Jim Brown's film life should be as synonymous as his football life.
After nine seasons with the Cleveland Browns where he broke numerous rushing records, won three MVPs and a championship, Brown gave it all up for acting.
Brown began his thespian foray in 1964 in the western "Rios Conchos" playing a Buffalo Solider named Sgt. Ben Franklyn.
But it was while filming "The Dirty Dozen" in 1966 when he truly caught the acting bug. Production of the film got delayed and Browns owner Art Modell threatened to fine him if he didn't show up to training camp. Instead, Brown called it quits. Acting would become a full-time profession.
Brown has more than 50 acting credits to his name. He's starred in movies with Al Pacino and Burt Reynolds and worked with such well-known directors like Oliver Stone and Tim Burton.
In honor of "A Football Life: Jim Brown," we're picking our top five Jim Brown movie performances.
1) Dirty Dozen (1967)
In an ensemble cast of big alpha dogs like Lee Marvin and Charles Bronson, it was Jim Brown who remained the baddest man on the planet. This Word War II action flick featured a dozen malcontents with a mission to infiltrate and destroy a Nazi chateau. Brown played Robert Jefferson, a character who kicks butt and sacrifices himself for his country. It remains Brown's most iconic role and the movie is a classic.
2) 100 Rifles (1969)
My dad's personal favorite of Brown's films. "100 Rifles" was a spaghetti western that starred Raquel Welch and Burt Reynolds. Brown played an American lawman named Lyedecker who at first chases after Reynolds's robber character, but later teams up with him to help the Yaqui people defeat a repressive government. The most famous part of the movie that broke racial barriers is the love scene between Jim Brown and Raquel Welch. It would be one of the first interracial sex scenes on the silver screen.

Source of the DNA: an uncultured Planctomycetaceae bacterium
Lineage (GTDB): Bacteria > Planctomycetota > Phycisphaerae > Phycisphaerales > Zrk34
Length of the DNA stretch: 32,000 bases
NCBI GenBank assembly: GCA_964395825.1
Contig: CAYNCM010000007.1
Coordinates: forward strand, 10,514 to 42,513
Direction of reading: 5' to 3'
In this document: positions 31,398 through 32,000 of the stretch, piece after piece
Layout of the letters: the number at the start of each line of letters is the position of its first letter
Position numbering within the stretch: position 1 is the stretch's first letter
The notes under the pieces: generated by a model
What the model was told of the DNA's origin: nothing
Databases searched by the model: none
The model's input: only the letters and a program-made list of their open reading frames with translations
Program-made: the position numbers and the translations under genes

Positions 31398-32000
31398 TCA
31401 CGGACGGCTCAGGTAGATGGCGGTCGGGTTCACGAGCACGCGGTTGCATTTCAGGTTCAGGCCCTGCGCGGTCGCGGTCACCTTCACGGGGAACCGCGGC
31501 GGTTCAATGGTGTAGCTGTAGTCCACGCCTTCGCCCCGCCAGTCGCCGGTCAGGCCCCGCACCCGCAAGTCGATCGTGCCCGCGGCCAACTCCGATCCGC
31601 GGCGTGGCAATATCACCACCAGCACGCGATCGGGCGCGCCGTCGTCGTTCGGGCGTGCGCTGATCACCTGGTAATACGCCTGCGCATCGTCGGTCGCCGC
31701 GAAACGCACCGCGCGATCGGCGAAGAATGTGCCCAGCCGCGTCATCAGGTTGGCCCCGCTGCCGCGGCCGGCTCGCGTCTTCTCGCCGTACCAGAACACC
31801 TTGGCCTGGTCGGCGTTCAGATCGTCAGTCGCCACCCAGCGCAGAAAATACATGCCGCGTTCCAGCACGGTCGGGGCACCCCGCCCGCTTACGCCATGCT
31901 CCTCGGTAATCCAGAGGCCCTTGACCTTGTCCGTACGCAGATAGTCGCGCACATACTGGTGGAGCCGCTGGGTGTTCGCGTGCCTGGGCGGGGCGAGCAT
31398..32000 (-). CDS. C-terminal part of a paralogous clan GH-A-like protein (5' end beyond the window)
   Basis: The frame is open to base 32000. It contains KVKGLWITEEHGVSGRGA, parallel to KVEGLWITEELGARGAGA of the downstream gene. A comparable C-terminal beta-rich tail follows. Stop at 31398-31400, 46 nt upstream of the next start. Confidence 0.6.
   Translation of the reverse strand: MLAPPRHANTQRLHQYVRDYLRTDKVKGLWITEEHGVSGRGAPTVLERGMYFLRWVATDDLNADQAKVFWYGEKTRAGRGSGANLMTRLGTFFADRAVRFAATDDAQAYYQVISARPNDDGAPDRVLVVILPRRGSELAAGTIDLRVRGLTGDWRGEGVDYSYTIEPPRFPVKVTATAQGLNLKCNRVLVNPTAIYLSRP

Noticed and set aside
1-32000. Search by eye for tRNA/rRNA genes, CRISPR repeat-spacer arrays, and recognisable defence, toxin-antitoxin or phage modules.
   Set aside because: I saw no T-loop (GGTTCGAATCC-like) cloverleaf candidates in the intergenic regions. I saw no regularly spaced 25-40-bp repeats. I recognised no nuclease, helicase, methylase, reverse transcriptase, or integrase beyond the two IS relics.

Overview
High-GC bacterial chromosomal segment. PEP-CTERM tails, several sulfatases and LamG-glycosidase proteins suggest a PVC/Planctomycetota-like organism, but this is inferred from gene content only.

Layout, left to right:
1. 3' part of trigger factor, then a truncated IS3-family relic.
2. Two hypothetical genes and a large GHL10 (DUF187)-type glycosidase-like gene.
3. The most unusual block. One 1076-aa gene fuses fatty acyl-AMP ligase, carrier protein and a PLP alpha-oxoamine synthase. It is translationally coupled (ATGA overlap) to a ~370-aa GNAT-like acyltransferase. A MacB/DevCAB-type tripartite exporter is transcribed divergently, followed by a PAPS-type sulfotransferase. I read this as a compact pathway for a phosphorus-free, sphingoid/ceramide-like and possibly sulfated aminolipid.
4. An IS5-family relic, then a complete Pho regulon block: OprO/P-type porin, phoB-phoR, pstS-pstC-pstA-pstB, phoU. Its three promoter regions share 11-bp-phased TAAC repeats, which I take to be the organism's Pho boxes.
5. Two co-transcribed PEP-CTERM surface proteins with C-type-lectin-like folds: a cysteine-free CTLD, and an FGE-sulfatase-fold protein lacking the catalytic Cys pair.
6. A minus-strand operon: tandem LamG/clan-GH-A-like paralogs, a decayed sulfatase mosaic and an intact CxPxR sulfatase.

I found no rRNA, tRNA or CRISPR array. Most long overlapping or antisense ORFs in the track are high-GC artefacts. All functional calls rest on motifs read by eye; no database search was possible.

3) Three the Hard Way (1974)
"Three the Hard Way" starring Jim Brown, Fred Williamson and Jim Kelly is arguably the penultimate Blaxploitation film. It checks all the boxes of what made the genre so great: Big stars, stylized action, an improbable plot, multilayered political satire, beautiful women and groovy 70's audio. "Three the Hard Way" may not be Jim Brown's greatest film, but no one can argue its influence over the ensemble action film genre that has become a staple in modern cinema.
4) The Running Man (1987)
"The Running Man" starred Arnold Schwarzenegger at the peak of his stardom with a plot centered on government televised death matches. The bombastic over the top live action video game spectacle is just as bad as you remember for all the right reasons. Why is this film on the list? Other than the fact that Jim Brown plays the role of a villain named Fireball that wears a rocket pack that also shoots fire? "The Running Man" stands the test of time because of it's often imitated thinly veiled political commentary and its eerily accurate vision of reality television.
5) Mars Attacks! (1996)
Tim Burton's "Mars Attacks!" may not have pulled in any Academy Awards, but it did feature an eclectic cast of characters, including a strong turn by Jim Brown as Byron Williams, a Las Vegas casino worker and former champion boxer. On the football field, Brown made a name for himself by beating up defenders. In "Mars Attacks!" he unleashed his fury on a horde of martian invaders, managing to take down their ambassador before being overtaken himself. Suffice it to say, if and when aliens invade our planet, it's comforting to know Jim Brown has our backs.
(Bonus) I'm Gonna Git You Sucka (1988)
In 1988, comedian/actor Keenen Ivory Wayans decided to resurrect the best worst parts of the blaxploitation films he grew up watching in a classic parody. "I'm Gonna Git You Sucka" reintroduces Jim Brown and several other blaxploitation stars to a new generation. It simultaneously pays homage to the genre and outright pokes fun at its absurd aesthetics. "I'm Gonna Git You Sucka" helped open the door to Wayans' "In Living Color" and a next generation of black stars like Chris Rock, Damon Wayans and David Alan Grier.